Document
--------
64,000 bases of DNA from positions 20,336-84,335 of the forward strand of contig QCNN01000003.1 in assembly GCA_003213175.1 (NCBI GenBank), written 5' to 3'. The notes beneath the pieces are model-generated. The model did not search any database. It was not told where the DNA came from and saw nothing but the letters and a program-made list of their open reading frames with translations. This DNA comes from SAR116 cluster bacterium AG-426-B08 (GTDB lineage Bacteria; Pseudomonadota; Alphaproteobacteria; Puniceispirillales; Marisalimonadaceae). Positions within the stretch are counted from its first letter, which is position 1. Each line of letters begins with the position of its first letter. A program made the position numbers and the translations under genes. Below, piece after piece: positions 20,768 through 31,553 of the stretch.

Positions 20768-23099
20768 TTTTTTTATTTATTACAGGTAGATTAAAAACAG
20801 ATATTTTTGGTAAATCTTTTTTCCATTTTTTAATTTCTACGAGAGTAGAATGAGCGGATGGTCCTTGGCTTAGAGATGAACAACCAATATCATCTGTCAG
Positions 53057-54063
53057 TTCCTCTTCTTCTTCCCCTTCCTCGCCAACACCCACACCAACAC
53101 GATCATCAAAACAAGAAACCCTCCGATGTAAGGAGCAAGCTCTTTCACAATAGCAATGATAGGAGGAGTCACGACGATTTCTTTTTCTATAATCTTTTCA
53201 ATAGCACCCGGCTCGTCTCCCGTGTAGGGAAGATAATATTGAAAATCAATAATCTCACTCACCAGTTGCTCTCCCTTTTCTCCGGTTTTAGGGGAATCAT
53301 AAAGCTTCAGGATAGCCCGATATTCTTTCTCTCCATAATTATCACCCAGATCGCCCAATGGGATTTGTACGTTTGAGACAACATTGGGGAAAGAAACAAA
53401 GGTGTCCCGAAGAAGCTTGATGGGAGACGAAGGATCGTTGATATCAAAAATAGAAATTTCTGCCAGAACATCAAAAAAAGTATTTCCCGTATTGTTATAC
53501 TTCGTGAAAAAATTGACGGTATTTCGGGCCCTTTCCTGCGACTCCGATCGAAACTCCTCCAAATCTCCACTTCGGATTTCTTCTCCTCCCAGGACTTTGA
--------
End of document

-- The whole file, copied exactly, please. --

64,000 bases of DNA from positions 20,336-84,335 of the forward strand of contig QCNN01000003.1 in assembly GCA_003213175.1 (NCBI GenBank), written 5' to 3'. The notes beneath the pieces are model-generated. The model did not search any database. It was not told where the DNA came from and saw nothing but the letters and a program-made list of their open reading frames with translations. This DNA comes from SAR116 cluster bacterium AG-426-B08 (GTDB lineage Bacteria; Pseudomonadota; Alphaproteobacteria; Puniceispirillales; Marisalimonadaceae). Positions within the stretch are counted from its first letter, which is position 1. Each line of letters begins with the position of its first letter. A program made the position numbers and the translations under genes. Below, piece after piece: positions 20,768 through 31,553 of the stretch.

Positions 20768-23099
20768 TTTTTTTATTTATTACAGGTAGATTAAAAACAG
20801 ATATTTTTGGTAAATCTTTTTTCCATTTTTTAATTTCTACGAGAGTAGAATGAGCGGATGGTCCTTGGCTTAGAGATGAACAACCAATATCATCTGTCAG
Positions 53057-54063
53057 TTCCTCTTCTTCTTCCCCTTCCTCGCCAACACCCACACCAACAC
53101 GATCATCAAAACAAGAAACCCTCCGATGTAAGGAGCAAGCTCTTTCACAATAGCAATGATAGGAGGAGTCACGACGATTTCTTTTTCTATAATCTTTTCA
53201 ATAGCACCCGGCTCGTCTCCCGTGTAGGGAAGATAATATTGAAAATCAATAATCTCACTCACCAGTTGCTCTCCCTTTTCTCCGGTTTTAGGGGAATCAT
53301 AAAGCTTCAGGATAGCCCGATATTCTTTCTCTCCATAATTATCACCCAGATCGCCCAATGGGATTTGTACGTTTGAGACAACATTGGGGAAAGAAACAAA
53401 GGTGTCCCGAAGAAGCTTGATGGGAGACGAAGGATCGTTGATATCAAAAATAGAAATTTCTGCCAGAACATCAAAAAAAGTATTTCCCGTATTGTTATAC
53501 TTCGTGAAAAAATTGACGGTATTTCGGGCCCTTTCCTGCGACTCCGATCGAAACTCCTCCAAATCTCCACTTCGGATTTCTTCTCCTCCCAGGACTTTGA